The belated realisation by Europe's leaders about the inadequacies of their ability to defend the continent from further acts of Islamist-inspired terrorism is as welcome as it is long overdue. Pictured: Austrian Chancellor Sebastian Kurz (left) and French President Emmanuel Macron attend a summit addressing an EU-wide response to recent terror attacks. (Photo by Michel Euler/Pool/AFP via Getty Images)
The latest wave of Islamist-inspired terror attacks to strike Europe has yet again exposed lamentable flaws in the ability of European security agencies to provide adequate protection for their citizens.
In all three instances -- the attacks in Paris, Nice and Vienna -- it has emerged that those held responsible for carrying out the attacks had links to global jihadi networks that went undetected by European security officials.
Moreover, the ease with which some of those involved in the attacks were able to travel freely across the continent has once more raised concerns about Europe's lax border controls as defined by the European Union's Schengen Agreement, and the ability of radicalised jihadis to exploit them.
In the most recent attack in the Austrian capital Vienna on November 2, it transpires that the 20-year-old gunman who killed four people and wounded 22 others before he was himself shot dead by police had travelled to neighbouring Slovakia in July to buy ammunition.
This was after the terrorist responsible for the atrocity, Kujtim Fejzulai, had been released early from prison in December after serving two-thirds of a 22-month term for trying to join ISIS in Syria.
And while the Austrian interior ministry still contends that the gunman acted alone, there are suspicions that he may have been in contact with extremists in other parts of Austria and neighbouring Switzerland. And even though Fejzulai was on a watch list by Austria's BVT counter-terrorism agency, this did not prevent him from travelling to Slovakia to purchase ammunition.
Similar questions about the effectiveness of Europe's security forces have been raised by the attack in Nice, France, where it now transpires that the terrorist suspected of carrying out the murders had arrived by train from Italy, which he had reached from Tunisia after being picked up by a humanitarian organisation in the Mediterranean.
Reports have also surfaced in France that the Chechen terrorist responsible for murdering schoolteacher Samuel Paty, who was decapitated outside his school in a Paris suburb last month after showing his class two cartoons of the Islamic prophet Muhammad and discussing freedom of expression, had been in contact with an Islamist fighter in Syria prior to carrying out the attack.
France's Le Parisien newspaper has reported that, prior to the murder, Abdullakh Anzorov made contact with an as yet unidentified Russian-speaking jihadist in Syria, who was located through an IP address that had been traced back to Idlib, a jihadist holdout in north-western Syria.
A French television station also reported that the killer, who arrived in France aged six with his Chechen parents and had been granted asylum and a residence permit until 2030, had first established contact with the jihadist in September this year via Instagram.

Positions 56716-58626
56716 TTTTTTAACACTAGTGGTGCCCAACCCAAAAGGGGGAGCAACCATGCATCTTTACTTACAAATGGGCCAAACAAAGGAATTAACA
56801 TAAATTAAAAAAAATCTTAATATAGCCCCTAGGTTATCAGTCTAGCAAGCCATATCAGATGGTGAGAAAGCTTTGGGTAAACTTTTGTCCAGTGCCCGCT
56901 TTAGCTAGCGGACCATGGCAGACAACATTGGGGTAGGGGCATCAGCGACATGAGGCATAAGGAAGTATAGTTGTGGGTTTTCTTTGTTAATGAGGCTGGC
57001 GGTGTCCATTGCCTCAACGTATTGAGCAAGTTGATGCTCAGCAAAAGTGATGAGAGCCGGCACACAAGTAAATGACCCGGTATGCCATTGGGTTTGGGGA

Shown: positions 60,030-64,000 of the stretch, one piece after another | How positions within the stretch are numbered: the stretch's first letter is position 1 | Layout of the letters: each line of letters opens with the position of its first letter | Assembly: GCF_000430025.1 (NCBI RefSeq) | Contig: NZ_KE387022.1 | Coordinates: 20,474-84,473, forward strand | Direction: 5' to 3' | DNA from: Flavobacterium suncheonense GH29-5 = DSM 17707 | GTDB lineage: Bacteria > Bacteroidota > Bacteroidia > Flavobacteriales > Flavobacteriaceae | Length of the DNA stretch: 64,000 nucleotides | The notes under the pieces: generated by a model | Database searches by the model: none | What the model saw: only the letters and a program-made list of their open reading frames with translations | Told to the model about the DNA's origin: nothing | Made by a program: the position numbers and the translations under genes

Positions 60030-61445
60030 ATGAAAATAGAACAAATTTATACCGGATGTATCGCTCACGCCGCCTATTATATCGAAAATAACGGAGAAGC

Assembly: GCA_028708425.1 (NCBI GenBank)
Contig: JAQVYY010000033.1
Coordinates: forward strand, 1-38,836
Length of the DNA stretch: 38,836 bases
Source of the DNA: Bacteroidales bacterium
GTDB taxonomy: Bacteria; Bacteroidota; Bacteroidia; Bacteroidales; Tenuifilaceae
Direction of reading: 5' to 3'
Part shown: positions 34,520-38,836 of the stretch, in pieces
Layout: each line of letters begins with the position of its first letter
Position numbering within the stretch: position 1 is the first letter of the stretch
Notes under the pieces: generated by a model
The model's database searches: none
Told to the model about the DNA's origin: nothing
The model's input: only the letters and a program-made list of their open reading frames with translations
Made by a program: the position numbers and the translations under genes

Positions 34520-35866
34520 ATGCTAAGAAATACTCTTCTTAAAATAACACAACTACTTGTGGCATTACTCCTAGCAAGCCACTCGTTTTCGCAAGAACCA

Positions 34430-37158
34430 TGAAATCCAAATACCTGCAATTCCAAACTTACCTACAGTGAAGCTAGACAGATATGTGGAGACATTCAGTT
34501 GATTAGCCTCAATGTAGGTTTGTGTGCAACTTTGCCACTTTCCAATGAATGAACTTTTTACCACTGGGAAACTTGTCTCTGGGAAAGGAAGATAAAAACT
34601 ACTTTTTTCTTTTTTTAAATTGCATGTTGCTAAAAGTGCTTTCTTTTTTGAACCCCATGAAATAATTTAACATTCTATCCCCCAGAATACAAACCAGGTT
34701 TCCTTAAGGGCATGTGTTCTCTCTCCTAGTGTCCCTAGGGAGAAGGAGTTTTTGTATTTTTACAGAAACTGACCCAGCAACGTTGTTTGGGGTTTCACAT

In an audio message in Russian, Anzorov said after the killing he had "avenged the prophet", whom Paty had portrayed "in an insulting way". Amid references to the Qur'an and Islamic State, he added: "Brothers, pray that Allah accepts me as a martyr."
French security officials have subsequently embarked on a nationwide round-up of suspected Muslim extremists, with French President Emmanuel Macron ordering the closure of a Paris mosque said to have links with the Palestinian terror group Hamas. Mr Macron said French security officials believed that the Cheikh Yassine Collective, named after a slain Hamas leader, was to be dissolved because the French authorities had information that the group was "directly implicated" in the attack.
For once, the sudden upsurge in terror attacks appears to have prompted European leaders to acknowledge the glaring deficiencies in their ability to protect Europe against Islamist-inspired acts of terrorism.
In Austria, Chancellor Sebastian Kurz has called on Europe to form a common front in what he calls a "war on Islamism", and says he will push for such an alliance against political Islam when European Leaders meet for a summit later this month.
Speaking to the German newspaper Die Welt, Mr Kurz commented:
"I expect an end to the misconceived tolerance, and for all the nations of Europe to finally realise how dangerous the ideology of political Islam is for our freedom and the European way of life."
In France, Mr Macron has responded to the attacks on French soil by calling for a "deep overhaul" of the Schengen agreement. Appearing alongside his Europe and Interior Ministers this week, the French President committed France to double the number of guards at its national borders from 2,400 to 4,800 due to the rampant terror threat. "We see very clearly that terrorist actions can actually be led by some people who use migratory flows to threaten our territory," he said.
The belated realisation by Europe's leaders about the inadequacies of their ability to defend the continent from further acts of Islamist-inspired terrorism is as welcome as it is long overdue. For, without tighter controls and monitoring, security officials will struggle to prevent further acts of Islamist-inspired carnage from taking place on the streets of Europe.
Con Coughlin is the Telegraph's Defence and Foreign Affairs Editor and a Distinguished Senior Fellow at Gatestone Institute.